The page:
With Advice on How to Deal with Them
In his book Why Mexicans Think & Behave the Way They Do!—The Cultural Factors that Created the Character & Personality of Mexicans, Boyé Lafayette De Mente, internationally known for his cultural insight books on China, Japan, Korea and Mexico, removes the masks that have traditionally obscured the realities of Mexican culture.
In doing so, he provides invaluable insights that make it possible to both understand and deal more effectively with Mexicans individually, in business, and in maintaining constructive international relations with the country. The book should therefore be of extraordinary interest and use to business people, immigration officials, law enforcement agencies, educational institutions and those planning on visiting Mexico as tourists.
The book not only points out the cultural pitfalls and misunderstandings most people encounter when dealing with Mexicans, it provides pointers on how to avoid these problems and turn the experience with Mexicans into a plus.
Mexicans have a saying: Como México, no hay dos! (There is no other place like Mexico!), and De Mente not only agrees, he recounts in vivid detail the cultural factors that created the unique character of Mexican men and women.
He writes: “Mexico’s traditional values and morals were forged in a caldron of aggressive racism, religious intolerance, male chauvinism, corruption and an elitist political system that connived with the Catholic Church to keep ordinary people ignorant and powerless and deny them the most basic human rights.
“But,” he adds, “the reality of Mexico has always been obscured behind a variety of masks—of piety, pride, courage, gaiety, indifference and stoicism.”
De Mente relates how the sexual miscegenation policy of the Spanish conquistadors who destroyed the Aztec empire, and the Spanish administrators and military forces that followed them, created a new race of mix-bloods—mestizos—whose only source of pride and dignity—for mestizo men in particular—was an extreme form of machoism and personalism that was to plague the country down to modern times.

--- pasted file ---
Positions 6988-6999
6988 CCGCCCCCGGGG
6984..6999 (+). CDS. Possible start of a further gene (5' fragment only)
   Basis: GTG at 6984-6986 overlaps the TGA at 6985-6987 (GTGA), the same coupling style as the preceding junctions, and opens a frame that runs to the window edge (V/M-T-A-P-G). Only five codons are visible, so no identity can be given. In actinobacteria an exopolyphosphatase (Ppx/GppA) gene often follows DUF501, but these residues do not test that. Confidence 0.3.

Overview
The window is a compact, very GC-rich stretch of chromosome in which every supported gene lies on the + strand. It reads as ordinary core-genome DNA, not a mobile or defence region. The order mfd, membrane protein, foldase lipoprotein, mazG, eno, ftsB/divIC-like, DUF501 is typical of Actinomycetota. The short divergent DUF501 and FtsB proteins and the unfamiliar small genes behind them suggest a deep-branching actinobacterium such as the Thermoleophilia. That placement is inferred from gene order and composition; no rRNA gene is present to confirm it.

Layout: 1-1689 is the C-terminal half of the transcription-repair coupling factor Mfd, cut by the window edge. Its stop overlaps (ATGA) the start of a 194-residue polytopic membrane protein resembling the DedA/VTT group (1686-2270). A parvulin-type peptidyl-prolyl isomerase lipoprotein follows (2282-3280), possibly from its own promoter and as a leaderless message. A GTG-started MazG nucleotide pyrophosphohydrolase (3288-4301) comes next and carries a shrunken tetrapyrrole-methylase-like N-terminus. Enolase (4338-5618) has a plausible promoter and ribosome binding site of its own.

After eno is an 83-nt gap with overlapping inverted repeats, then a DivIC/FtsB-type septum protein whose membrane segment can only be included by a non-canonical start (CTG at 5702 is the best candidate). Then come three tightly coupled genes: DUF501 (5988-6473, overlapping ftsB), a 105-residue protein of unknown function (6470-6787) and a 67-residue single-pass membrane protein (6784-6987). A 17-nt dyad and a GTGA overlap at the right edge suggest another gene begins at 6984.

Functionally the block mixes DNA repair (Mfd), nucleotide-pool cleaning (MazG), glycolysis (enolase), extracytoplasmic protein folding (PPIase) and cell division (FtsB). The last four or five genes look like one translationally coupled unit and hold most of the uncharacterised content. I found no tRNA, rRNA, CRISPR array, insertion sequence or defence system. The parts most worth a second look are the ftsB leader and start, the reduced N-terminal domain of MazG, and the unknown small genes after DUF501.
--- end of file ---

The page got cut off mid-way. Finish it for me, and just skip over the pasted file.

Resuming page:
“Personalismo or personalism was and still is the foundation of Mexican society—in business as well as in social relationships,” he says. “It still rules the lives of Mexicans to a degree that is both fascinating and frustrating, especially to Americans.”
De Mente also explains the traditional Mexican view and use of time, of truth, of respect, of face, and the simpatico syndrome. He says that the historical Catholic Church-inspired taboo against criticism of any kind—of anybody about anything—was the primary factor in the continuation of the negative facets of Mexican culture down to recent times.
He goes on to say that despite the fact that the traditional character of Mexicans is a mixture of medieval Catholicism, traditional Indian and Spanish authoritarianism, machoism and self-serving personalism, it has another face: an inherently joyful nature that manifests itself in music, singing, dancing and art.
“For Mexicans life is very personal, very intense,” he adds. “One is always on a stage; with every action, every word, subject to careful scrutiny that must measure up to cultural standards of courtesy, dignity, pride and self-respect in a virtual world based on situational ethics and morality instead of principles.
“But,” he continues, “the same character and personality attributes of Mexicans that often frustrate foreigners in their attempts to understand and deal with Mexico can also make life there deeply satisfying emotionally, spiritually and intellectually.”
Other books on Mexico by De Mente include There’s a Word for It in Mexico!—The Complete Guide to Mexican Thought & Culture and Romantic Mexico—The Image & the Realities!
Why Mexicans Think & Behave the Way They Do!—The Cultural Factors that Created the Character & Personality of Mexicans is available on Amazon.com, other online booksellers, and through Borders, Barnes & Noble, and other bookstores. It is available to the trade from the Ingram Book Company and Baker & Taylor. To see a full list of De mente’s 60-plus books go to his personal website: http://www.phoenixbookspublishers.com/